TOKYO: While the last week's missile attacks in Syria by US, UK and France have escalated tensions between Washington and Moscow, triggering fears of a possible World War III, it also appears to have cast a shadow over North Korean denuclearization talks.
The combined military strike against Syrian chemical sites by the world major powers, following evidence that a chemical weapon was used by President Bashar Assad's government, has evoked a sharp response from Russia.
Russia has now threatened to give a tough response to the US and called the military attack in Syria fabricated and said that no evidence suggesting the use of chemical weapons exists in Douma.
Escalating tensions between Russia and the US, the Donald Trump Administration had earlier this month added 38 Russian entrepreneurs, senior officials and firms to its sanctions list as part of its effort to crackdown on the country’s “malign activity” taking place across the globe.
The sources in Kremlin have confirmed that the Putin government is working on retaliatory measures to hit back at the Trump Administration for announcing the fresh sanctions against Moscow.
''I will not announce anything, we are working on that, '' Russian Transport Minister Maxim Sokolov was quoted as saying by Sunday Express.
Russian state television too cautioned the citizens of the country to prepare for World War III after the US declared that it is “locked and loaded” to strike Syria again if President Bashar Assad's regime continues using chemical weapons and poisonous gas in the war-torn country.
The statement issuing World War III warning appeared on Russian state media after the United Nations Security Council (UNSC) rejected a resolution by Russia calling for condemnation of "aggression" by the United States, United Kingdom and France against Syria.
Russia's demand for condemnation and an immediate halt to "aggression" and "any further use of force" by the three Western allies got support from only two other countries on the 15-member Security Council - China and Bolivia.
Eight countries voted against the Russian draft - the US, UK, France, Netherlands, Sweden, Kuwait, Poland and Ivory Coast while four countries - Ethiopia, Kazakhstan, Equatorial Guinea and Peru - abstained.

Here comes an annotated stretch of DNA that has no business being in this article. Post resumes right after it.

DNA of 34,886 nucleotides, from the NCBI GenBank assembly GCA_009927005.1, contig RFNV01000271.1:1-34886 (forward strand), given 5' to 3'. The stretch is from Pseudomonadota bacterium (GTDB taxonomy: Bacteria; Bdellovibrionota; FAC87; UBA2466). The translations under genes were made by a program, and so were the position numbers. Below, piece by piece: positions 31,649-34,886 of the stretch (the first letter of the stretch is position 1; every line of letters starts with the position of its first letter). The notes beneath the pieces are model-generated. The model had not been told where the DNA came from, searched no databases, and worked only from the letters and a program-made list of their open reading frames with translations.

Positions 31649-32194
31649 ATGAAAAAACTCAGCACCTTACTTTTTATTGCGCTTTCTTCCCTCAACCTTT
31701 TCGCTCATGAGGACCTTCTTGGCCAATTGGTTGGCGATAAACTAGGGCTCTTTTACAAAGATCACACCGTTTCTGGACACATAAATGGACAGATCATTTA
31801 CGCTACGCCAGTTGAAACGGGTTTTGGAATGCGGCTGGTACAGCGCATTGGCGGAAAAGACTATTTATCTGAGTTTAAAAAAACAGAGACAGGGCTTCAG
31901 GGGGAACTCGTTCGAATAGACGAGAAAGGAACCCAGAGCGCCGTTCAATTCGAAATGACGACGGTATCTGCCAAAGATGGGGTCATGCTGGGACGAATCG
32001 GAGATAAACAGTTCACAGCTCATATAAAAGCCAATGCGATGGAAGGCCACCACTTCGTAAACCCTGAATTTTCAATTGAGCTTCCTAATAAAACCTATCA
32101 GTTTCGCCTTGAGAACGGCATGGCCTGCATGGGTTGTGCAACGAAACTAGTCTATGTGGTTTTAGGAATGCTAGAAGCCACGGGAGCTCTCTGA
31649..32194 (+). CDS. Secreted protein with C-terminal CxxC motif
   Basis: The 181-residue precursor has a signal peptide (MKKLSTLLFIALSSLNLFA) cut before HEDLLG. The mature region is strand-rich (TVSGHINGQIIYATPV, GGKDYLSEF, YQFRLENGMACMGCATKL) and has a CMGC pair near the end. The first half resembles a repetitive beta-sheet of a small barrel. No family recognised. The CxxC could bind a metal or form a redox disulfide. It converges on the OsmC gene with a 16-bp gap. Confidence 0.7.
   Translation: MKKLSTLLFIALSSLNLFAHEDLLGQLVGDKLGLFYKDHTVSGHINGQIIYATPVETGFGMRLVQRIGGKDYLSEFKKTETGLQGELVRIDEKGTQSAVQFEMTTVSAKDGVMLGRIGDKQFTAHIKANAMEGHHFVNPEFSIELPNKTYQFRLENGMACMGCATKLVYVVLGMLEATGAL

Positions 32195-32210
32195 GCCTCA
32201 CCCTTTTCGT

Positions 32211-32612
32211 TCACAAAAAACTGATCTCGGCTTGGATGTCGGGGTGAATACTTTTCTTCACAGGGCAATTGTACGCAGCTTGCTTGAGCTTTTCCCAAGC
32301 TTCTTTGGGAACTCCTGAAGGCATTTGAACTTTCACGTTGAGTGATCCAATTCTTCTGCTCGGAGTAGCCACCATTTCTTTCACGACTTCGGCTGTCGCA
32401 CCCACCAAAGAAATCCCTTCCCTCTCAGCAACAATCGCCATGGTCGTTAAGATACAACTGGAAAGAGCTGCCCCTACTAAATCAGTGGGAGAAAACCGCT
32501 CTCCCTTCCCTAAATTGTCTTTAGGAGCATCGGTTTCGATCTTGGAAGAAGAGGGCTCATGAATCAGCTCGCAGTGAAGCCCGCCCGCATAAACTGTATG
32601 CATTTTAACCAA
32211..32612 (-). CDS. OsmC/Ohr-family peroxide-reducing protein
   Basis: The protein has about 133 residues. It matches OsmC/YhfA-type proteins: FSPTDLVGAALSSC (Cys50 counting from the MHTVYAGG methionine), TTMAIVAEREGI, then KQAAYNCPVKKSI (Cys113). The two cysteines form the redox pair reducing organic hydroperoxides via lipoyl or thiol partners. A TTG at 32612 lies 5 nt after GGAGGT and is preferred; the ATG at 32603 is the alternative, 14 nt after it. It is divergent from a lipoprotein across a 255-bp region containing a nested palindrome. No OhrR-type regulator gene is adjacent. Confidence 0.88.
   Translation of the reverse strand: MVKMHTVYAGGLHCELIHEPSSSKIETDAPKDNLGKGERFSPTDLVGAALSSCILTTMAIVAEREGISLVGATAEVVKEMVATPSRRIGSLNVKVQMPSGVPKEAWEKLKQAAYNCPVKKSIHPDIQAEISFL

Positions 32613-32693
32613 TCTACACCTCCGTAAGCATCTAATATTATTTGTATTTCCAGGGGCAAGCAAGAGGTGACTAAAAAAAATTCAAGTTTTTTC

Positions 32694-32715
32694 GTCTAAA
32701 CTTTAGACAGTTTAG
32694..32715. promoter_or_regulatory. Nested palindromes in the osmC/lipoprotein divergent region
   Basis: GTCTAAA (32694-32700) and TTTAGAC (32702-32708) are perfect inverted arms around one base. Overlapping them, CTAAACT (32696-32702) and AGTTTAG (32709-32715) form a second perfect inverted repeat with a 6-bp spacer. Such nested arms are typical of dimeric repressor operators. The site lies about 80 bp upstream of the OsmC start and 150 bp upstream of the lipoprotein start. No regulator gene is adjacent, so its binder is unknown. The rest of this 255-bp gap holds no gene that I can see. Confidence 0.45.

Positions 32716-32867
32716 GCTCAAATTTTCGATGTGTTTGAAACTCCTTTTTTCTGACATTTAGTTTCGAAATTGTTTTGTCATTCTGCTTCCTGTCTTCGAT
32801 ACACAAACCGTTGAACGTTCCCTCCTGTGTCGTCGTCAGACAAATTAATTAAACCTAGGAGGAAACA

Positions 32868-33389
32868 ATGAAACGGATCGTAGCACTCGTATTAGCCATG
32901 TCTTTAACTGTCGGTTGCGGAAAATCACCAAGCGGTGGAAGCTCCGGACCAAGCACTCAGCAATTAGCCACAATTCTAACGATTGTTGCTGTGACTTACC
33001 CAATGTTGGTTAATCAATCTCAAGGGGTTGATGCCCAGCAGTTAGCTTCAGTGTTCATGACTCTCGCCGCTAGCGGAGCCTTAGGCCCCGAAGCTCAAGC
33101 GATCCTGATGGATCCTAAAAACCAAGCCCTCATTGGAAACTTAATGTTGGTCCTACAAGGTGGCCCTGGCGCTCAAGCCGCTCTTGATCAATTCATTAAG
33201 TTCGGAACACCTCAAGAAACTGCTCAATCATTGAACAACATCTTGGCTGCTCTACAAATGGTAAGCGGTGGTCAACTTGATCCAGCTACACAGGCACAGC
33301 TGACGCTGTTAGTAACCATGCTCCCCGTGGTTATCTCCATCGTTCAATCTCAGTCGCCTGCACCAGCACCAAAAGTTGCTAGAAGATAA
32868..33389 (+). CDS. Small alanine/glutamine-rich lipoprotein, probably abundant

The US, UK and France said they launched air strikes against Syrian chemical sites after obtaining evidence that a chemical weapon was used by President Bashar Assad's government.
On the rising US-Russia tensions over Syria, Japanese Prime Minister Shinzo Abe told reporters that Tokyo would "support the determination of the US, UK and France that the proliferation and use of chemical weapons will never be allowed."
The Japanese leader also said that he is willing to discuss the situation in Syria and the Middle East with US President Donald Trump when the two meet in Florida on Tuesday and Wednesday.
Malcolm Turnbull, Prime Minister of Australia – a staunch ally of the US - also expressed support to the action taken by the world powers against the oppressive Syrian regime. The strikes "send an unequivocal message to the Assad regime and its backers, Russia and Iran, that the use of chemical weapons will not be tolerated," Turnbull said in a joint statement with the foreign and defense ministers.
However, China spoke in a different tone and criticized the strikes, claiming they were a violation of the principles of international law. Beijing claimed the military strike were carried out without a thorough investigation into the alleged use of chemical weapons against Syrian civilians.
"Unilateral military action bypassing the Security Council runs contrary to the purpose and principles of the UN Charter," Ministry of Foreign Affairs spokeswoman Hua Chunying said at a news conference. "Regarding the suspected chemical weapons attack in Syria, a comprehensive, impartial and objective investigation should be carried out."
Interestingly, Indonesia – the world's largest Muslim country - maintained a neutral stance.
While it condemned the use of chemical weapons in Syria, it also urged all parties to maintain the security and safety of civil society, especially women and children.